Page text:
Couto Bros Mural Review

For the Milwaukeeans who are still sour because of an $800,000 public art project that was scrapped recently, or because of a bronze erection of Henry Winkler that cost the tax payers approximately $85,000, you can now quit your belly-aching because there’s a new artistic spectacle in town that even Scott Walker would be proud of. Like a phoenix rising from the ashes of Milwaukee’s early days of industry and drab brick buildings, a brilliantly colored mural rises 30 feet above Walker’s Point for all to see and enjoy. Now guess how many dollars this public art piece is going to cost the tax payers? Zero.


If you happen to be driving through the intersection of 1st and Pittsburg in the next week or two, you might be able to find the Mario Brothers of art, Chris and Alex Couto atop a scissor lift with stencils and spray paint, tag teaming the wall of an old brick building that was once used for storing mining cranes. As a challenge to themselves and a gift to the community, this Milwaukee art duo known as the Couto Bros has taken it upon themselves to create a public mural that is unparalleled in both design and color. “In tune with a lot of indigenous cultures, it’s a representation of a mask done in our style,” as described by Chris. The Couto Bros style of art could be described as organic, geometric, raw and colorful; a psychedelic juxtaposition of violence and beauty. It’s a style that reflects their passion for people, history and culture as much as their love for nature. “To do this mural, we studied a lot of African masks and masks through out the world,” said Alex. Even though they’ve done their homework, the Couto Bros have certainly had to study more than just masks to get where they are today as artists, individuals and as brothers.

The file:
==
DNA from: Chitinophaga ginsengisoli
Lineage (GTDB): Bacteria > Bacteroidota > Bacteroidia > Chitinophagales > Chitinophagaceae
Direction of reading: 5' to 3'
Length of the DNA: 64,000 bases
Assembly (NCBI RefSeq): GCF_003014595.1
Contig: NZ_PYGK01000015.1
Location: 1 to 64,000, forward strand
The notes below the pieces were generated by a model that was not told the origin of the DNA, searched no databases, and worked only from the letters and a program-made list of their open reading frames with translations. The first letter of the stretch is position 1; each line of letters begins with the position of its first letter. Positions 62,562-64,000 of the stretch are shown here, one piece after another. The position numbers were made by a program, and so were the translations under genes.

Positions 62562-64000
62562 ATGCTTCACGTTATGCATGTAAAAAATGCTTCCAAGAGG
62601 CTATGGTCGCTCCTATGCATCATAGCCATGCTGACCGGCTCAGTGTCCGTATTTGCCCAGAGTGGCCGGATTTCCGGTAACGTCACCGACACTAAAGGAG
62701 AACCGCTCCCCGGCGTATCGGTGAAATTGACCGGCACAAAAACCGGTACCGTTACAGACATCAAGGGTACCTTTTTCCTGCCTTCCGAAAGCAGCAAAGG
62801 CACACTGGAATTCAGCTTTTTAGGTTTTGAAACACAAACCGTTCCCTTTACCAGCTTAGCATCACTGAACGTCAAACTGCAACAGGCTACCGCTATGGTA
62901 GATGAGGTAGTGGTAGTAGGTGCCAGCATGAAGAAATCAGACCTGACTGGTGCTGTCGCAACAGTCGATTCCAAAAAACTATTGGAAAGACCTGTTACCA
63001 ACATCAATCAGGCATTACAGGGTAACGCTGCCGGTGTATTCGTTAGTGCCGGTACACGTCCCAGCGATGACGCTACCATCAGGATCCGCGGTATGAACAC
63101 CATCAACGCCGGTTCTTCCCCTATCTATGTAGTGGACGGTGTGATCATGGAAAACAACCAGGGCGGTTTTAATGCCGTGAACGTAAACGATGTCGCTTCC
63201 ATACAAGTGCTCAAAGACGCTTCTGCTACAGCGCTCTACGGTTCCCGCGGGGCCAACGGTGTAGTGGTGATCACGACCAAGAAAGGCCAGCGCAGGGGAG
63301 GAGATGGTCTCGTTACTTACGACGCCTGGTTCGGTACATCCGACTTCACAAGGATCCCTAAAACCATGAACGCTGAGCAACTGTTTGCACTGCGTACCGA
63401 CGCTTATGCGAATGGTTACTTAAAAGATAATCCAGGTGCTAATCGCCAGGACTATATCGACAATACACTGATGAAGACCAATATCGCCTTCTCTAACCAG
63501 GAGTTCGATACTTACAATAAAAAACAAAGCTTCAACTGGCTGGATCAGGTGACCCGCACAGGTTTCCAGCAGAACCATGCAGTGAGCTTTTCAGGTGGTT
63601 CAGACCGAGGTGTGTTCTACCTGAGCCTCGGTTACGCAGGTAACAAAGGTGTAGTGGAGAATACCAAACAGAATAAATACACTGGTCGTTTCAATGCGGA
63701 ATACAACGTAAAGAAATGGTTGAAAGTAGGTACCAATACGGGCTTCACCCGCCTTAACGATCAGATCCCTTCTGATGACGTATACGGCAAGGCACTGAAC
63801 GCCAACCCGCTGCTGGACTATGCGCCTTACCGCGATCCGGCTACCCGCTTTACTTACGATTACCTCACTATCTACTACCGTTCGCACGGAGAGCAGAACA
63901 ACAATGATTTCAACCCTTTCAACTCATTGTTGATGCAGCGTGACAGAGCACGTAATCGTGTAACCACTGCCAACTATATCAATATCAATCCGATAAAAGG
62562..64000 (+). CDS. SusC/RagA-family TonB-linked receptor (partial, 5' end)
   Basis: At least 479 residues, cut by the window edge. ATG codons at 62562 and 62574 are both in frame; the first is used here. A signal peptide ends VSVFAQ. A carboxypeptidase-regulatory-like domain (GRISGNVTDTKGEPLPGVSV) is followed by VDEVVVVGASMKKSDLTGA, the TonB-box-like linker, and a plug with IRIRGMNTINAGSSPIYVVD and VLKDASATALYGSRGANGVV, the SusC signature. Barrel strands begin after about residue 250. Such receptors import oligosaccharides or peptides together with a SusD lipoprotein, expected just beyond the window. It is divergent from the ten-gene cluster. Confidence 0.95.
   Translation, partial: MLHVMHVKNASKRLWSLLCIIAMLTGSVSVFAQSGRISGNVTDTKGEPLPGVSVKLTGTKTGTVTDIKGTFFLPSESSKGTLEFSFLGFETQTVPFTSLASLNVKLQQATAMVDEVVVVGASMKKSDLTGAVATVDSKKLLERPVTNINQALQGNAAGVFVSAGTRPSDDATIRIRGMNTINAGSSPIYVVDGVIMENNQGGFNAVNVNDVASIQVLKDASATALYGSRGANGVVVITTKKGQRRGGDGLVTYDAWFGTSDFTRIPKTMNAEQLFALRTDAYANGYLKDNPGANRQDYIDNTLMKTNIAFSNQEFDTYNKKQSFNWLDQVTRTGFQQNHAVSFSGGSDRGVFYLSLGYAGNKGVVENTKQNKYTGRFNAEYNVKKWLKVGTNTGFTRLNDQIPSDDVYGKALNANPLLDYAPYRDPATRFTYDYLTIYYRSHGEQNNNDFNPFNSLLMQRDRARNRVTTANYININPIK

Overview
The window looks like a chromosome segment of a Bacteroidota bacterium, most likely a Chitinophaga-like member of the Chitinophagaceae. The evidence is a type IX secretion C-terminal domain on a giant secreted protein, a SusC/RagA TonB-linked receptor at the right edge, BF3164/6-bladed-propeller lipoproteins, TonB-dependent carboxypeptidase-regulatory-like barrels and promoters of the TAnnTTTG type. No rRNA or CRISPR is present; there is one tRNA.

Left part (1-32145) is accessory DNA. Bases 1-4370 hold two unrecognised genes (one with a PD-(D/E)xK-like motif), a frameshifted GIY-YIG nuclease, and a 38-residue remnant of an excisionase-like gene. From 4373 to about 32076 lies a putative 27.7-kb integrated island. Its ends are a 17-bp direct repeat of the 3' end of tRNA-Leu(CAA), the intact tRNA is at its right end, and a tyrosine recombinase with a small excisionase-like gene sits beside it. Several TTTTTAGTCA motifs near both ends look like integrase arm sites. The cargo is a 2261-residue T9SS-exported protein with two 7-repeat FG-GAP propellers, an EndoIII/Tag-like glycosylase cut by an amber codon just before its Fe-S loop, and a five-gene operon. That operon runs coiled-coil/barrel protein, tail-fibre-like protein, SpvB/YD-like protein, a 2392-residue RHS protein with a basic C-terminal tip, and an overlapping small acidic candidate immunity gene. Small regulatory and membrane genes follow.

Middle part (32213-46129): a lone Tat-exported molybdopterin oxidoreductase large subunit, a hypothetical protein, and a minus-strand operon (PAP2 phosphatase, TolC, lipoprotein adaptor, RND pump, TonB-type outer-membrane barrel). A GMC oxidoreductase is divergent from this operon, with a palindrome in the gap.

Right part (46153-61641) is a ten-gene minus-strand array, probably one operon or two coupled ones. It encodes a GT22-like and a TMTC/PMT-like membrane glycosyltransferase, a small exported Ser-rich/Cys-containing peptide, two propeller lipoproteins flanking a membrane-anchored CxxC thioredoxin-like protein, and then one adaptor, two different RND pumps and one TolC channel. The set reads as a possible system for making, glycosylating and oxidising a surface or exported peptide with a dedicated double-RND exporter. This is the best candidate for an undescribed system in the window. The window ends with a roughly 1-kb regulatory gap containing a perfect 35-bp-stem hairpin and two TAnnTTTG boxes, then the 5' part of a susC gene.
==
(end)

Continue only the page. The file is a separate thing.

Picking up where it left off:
Being raised in Brazil and having traveled extensively in Africa and Europe, the Couto brothers have traversed five continents, as well as having spent periods of time living in China and India. Individually, they started out doing totally different kinds of art. Each possesses a unique style, but it’s the cultural diversity experienced from abroad shared between the two that inspires them both creatively and spiritually. By brainstorming together and putting what each of them have to offer to the table, Alex and Chris have helped each other grow to form a dynamic and collaborative art duo.

“We want to give people something beautiful to look at that makes them feel good.”



Viewed as ‘folk art’ or even ‘crafts’ by a Western dominated modern art scene, the Couto Bros take the shapes and lines of this indigenous art and remix them with all the colors of the rainbow. Their work depicts figures of important social movements, war, violence and ugliness with an unrefined elegance intended to create awareness about our oft forgotten human history. In order to move towards a better future, we must reflect on the past and that’s just what Couto art is, an aesthetic reflection of the past. But according to Chris, “it doesn’t have to be all about certain messages.”



“Hopefully our art work reminds people of different aspects of life, of human beings and respect overall for people, for life, for nature, but we want to give people something beautiful to look at that makes them feel good,” as told by Alex, which is exactly what their current mural project does. It makes you feel good. According to the brothers, the mural isn’t linked to anything specific, but open for interpretation. Milwaukee has been home base for the Couto Bros for the last two years and the mural is their gift to the city. Harmonious with Milwaukee’s cultural diversity, it’s a work of art in the public sphere the city desperately needs. It’s a work of art that transcends, race, religion and ethnicity. It’s a work of art that anyone can enjoy and just makes you feel good, even Scott Walker.

Photos by Canny Photography

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